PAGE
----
"Build the wall, build the wall, build the wall" were the words chanted by thousands at virtually every Donald Trump rally.
And while the president's signature policy is still in the early stages of its political journey, next week marks a key turning point.
Wednesday 5 April is the deadline for the hundreds of companies interested in building Donald Trump's "great, great wall" on the US-Mexico border – to submit concept papers detailing their proposals.
Those familiar with Trump's celebrity lifestyle will recognise the process being remarkably like that of his beauty pageants and Apprentice TV show.
After an initial elimination round, the remaining contestants will submit more detailed technical proposals.
Another round of cuts will ensue – it is unknown if Trump will say "you're fired" at this point – and then a group of finalists will convene in San Diego, California, to construct both a 30ft-long prototype of their design and a 10ft by 10ft "mock-up" that will be used by the government to "test and evaluate the anti-destruct characteristics" of the design.
The government's initial pre-solicitation notice for the border wall asked for 30ft-tall "concrete wall structures", but when the request for proposals was published on 17 March, the scope was expanded to allow for "other" proposals.
So, while some companies will move ahead with reinforced concrete, others can put forward ideas for alternative materials.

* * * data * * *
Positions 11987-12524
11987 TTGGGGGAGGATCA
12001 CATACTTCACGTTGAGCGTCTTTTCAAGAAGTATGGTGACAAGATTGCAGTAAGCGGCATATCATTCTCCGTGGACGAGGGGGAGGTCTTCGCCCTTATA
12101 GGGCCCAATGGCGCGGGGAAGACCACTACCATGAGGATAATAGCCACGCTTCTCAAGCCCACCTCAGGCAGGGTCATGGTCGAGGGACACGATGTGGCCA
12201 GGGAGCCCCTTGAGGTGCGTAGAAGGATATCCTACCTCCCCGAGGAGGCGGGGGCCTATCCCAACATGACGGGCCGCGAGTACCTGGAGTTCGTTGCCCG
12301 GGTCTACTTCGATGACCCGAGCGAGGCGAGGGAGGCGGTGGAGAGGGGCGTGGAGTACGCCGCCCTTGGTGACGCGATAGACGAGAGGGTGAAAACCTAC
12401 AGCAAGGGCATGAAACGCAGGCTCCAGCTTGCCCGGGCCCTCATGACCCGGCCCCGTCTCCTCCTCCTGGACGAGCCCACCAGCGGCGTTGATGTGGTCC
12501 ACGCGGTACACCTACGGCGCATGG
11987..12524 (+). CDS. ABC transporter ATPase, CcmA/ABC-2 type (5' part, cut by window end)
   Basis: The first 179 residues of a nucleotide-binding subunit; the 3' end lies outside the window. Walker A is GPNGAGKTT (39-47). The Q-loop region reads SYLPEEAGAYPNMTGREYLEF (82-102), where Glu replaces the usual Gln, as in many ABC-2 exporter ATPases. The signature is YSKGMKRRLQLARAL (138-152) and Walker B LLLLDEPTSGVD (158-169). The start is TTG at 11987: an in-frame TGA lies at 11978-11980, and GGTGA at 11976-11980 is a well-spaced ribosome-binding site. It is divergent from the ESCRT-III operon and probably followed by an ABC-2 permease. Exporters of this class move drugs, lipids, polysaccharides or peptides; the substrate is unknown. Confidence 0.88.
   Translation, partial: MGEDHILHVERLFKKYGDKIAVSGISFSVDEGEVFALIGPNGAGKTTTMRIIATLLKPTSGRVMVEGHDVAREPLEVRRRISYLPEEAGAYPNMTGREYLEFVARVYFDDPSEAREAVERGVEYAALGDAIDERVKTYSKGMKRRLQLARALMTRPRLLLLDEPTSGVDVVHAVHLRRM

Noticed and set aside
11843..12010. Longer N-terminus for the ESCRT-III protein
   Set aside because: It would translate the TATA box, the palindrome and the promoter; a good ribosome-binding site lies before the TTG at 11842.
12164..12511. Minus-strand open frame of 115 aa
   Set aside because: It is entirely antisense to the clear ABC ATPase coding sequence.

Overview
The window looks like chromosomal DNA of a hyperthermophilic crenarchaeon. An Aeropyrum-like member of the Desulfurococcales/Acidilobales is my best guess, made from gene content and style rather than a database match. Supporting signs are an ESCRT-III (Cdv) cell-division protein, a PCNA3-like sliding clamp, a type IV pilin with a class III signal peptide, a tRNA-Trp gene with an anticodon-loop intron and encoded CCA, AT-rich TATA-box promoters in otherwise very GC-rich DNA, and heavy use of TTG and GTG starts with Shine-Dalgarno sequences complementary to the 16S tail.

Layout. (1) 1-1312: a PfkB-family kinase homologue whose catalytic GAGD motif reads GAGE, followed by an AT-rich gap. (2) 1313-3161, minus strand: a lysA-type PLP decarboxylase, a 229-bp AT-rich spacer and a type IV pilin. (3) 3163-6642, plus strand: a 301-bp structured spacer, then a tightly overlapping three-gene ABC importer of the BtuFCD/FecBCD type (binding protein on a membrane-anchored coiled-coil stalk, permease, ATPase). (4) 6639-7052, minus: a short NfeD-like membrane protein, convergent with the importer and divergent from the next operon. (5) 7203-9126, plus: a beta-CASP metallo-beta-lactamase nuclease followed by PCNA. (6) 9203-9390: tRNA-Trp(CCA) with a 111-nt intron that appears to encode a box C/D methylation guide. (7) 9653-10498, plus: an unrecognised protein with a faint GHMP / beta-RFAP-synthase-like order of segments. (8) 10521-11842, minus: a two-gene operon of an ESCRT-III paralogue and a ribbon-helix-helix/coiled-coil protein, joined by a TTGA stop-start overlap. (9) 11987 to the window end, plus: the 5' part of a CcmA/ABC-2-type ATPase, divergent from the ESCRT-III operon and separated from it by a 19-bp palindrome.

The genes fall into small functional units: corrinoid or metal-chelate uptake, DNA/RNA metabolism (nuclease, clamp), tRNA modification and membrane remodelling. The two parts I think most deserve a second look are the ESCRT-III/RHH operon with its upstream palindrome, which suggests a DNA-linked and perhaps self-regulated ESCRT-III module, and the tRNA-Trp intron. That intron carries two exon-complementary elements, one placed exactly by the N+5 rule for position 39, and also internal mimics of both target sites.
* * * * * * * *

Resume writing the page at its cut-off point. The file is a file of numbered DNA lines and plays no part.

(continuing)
All proposals must meet some baseline standards, including being "physically imposing in height" with "anti-climb" features and an "aesthetically pleasing" colour on the north side.
Non-concrete walls are also required to have a "see-through component" to increase "situational awareness".
The initial deadline to enter the X-Factor style competition was meant to be Wednesday 29 March but was extended at the last minute to next week.
Delays for the wall?
But the wall may be delayed as Republicans consider putting its funding on hold.
Senator Roy Blunt (R-MO) said cash for the wall would be left out of a spending bill that must pass by 28 April to avert a partial government shutdown.
Trump had proposed $1.5bn (£1.2bn) for his wall through Congress as part of the spending bill, which funds federal agencies to the end of the current fiscal year.
But Democrats have threatened to block the bill if money for the controversial wall is included.
The government would shut down some federal agencies at midnight on 28 April if Congress is unable to pass the spending bill.